Posts tagged "Brea"

Brea v. Commonwealth (Lawyers Weekly No. 10-195-15)

NOTICE:  All slip opinions and orders are subject to formal revision and are superseded by the advance sheets and bound volumes of the Official Reports.  If you find a typographical error or other formal error, please notify the Reporter of Decisions, Supreme Judicial Court, John Adams Courthouse, 1 Pemberton Square, Suite 2500, Boston, MA, 02108-1750; (617) 557-1030;   SJC-11845   ELIS BREA  vs.  COMMONWEALTH.       December 9, 2015. Supreme Judicial Court, Superintendence of inferior courts, Appeal from order of single justice.  Practice, Criminal, Interlocutory appeal, Complaint, Dismissal.      Elis Brea appeals from a judgment of a single justice of this court denying, without a hearing, his petition for relief under G. L. c. 211, § 3.  A complaint charging Brea with distribution of heroin and conspiracy to violate the drug laws issued in the District Court.  Brea moved to dismiss the complaint prior to arraignment.  A judge in the District Court denied the motion and ruled that there was probable cause to issue the complaint.  Brea’s G. L. c. 211, § 3, petition sought relief from this ruling.[1]  We affirm.   The case is before us pursuant to S.J.C. Rule 2:21, as amended, 434 Mass. 1301 (2001), which requires a petitioner seeking relief from an interlocutory ruling of the trial court to “set forth the reasons why review of the trial court decision cannot adequately be obtained on appeal from any final adverse judgment in the trial court or by other available means.”  Brea has not carried his burden under the rule.  He argues that arraignment would appear on his criminal record regardless of the outcome of the case, causing harm that cannot be remedied on appeal.  Cf. Commonwealth v. Humberto H., 466 Mass. 562, 575 (2013) (Juvenile Court judge has discretion to dismiss delinquency complaint before arraignment of juvenile).  He further argues that, even if the charges are resolved favorably to him, sealing of his record would be an inadequate remedy because even a sealed record “can form a cloud of prosecution.”  Commonwealth v. S.M.F., 40 Mass. App. Ct. 42, 46 (1996).  These arguments are unavailing.  “The denial of a motion to dismiss in a criminal case is not appealable until after trial, and we have indicated many times that G. L. c. 211, § 3, may not be used to circumvent that rule.  Unless a single justice decides the matter on the merits or reserves and reports it to the full court, neither of which occurred here, a defendant cannot receive review under G. L. c. 211, § 3, from the denial of his motion to dismiss.”  Jackson v. Commonwealth, 437 Mass. 1008, 1009 (2002), and cases cited.  We have recognized “[a] very limited exception . . . where, before a trial […]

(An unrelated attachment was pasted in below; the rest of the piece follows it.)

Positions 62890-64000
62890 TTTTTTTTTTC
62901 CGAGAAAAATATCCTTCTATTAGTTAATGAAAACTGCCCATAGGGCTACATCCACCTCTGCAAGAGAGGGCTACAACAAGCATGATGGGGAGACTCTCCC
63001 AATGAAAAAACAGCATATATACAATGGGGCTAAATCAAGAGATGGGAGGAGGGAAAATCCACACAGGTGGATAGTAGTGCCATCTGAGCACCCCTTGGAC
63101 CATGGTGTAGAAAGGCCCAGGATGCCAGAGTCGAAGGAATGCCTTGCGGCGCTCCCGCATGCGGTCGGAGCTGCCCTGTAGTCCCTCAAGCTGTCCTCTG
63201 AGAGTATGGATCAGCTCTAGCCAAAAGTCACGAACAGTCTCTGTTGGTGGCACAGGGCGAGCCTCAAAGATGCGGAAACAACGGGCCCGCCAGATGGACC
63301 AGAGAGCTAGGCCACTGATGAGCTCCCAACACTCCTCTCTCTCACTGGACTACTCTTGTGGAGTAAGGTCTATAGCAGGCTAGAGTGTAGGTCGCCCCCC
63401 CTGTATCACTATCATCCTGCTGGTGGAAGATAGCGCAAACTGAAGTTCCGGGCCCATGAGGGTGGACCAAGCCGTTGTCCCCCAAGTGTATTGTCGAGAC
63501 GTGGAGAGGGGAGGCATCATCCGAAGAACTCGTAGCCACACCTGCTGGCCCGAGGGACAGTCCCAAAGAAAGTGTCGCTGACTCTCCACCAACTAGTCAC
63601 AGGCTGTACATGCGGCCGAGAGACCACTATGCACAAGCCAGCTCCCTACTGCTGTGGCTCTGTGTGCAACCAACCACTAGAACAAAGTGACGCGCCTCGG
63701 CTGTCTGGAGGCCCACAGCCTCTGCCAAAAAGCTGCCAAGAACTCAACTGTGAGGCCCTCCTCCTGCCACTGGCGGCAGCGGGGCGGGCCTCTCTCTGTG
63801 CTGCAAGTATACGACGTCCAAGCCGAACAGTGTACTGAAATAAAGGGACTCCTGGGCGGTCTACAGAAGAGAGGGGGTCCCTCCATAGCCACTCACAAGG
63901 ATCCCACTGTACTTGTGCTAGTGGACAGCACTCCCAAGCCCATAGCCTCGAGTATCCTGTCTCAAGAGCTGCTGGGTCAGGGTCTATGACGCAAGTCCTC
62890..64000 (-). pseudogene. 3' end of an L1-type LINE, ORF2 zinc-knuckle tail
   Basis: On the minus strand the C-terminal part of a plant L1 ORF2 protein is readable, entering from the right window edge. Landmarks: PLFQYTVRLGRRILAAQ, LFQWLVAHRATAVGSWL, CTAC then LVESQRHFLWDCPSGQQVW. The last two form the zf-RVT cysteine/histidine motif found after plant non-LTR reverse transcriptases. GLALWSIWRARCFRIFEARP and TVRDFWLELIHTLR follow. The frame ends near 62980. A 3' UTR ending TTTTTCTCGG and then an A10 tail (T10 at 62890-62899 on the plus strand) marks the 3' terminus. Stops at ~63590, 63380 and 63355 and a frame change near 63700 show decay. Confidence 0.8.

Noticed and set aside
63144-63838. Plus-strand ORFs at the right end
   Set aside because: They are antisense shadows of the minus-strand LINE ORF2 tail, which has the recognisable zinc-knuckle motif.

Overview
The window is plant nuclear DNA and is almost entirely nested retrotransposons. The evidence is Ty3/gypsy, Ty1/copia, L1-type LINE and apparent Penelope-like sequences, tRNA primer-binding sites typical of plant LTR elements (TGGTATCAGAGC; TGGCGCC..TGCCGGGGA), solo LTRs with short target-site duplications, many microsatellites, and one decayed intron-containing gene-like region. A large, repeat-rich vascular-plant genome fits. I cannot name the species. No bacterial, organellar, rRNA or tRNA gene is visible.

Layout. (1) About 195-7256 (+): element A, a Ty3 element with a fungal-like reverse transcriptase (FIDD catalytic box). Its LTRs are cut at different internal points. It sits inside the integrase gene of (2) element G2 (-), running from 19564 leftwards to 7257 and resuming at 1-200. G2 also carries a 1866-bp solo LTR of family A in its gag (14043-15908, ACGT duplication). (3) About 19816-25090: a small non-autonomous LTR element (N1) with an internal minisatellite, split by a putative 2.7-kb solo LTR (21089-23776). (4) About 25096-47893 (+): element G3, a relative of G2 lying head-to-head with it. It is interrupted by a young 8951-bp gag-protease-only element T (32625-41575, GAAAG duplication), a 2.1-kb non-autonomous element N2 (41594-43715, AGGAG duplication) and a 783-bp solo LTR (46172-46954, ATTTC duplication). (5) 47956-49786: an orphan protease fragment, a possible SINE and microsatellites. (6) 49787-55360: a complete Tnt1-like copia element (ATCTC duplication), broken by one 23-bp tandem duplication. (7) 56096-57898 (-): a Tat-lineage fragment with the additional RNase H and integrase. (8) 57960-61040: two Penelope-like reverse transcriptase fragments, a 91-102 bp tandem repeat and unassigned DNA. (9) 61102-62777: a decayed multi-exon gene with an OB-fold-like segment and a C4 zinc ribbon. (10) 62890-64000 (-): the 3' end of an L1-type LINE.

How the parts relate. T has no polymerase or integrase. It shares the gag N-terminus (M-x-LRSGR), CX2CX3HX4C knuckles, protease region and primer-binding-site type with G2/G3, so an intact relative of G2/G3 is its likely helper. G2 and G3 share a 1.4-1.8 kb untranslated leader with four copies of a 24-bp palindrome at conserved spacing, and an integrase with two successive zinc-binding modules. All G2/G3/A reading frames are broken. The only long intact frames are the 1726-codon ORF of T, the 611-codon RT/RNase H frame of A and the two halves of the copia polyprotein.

Posted by Massachusetts Legal Resources - December 10, 2015 at 5:20 am

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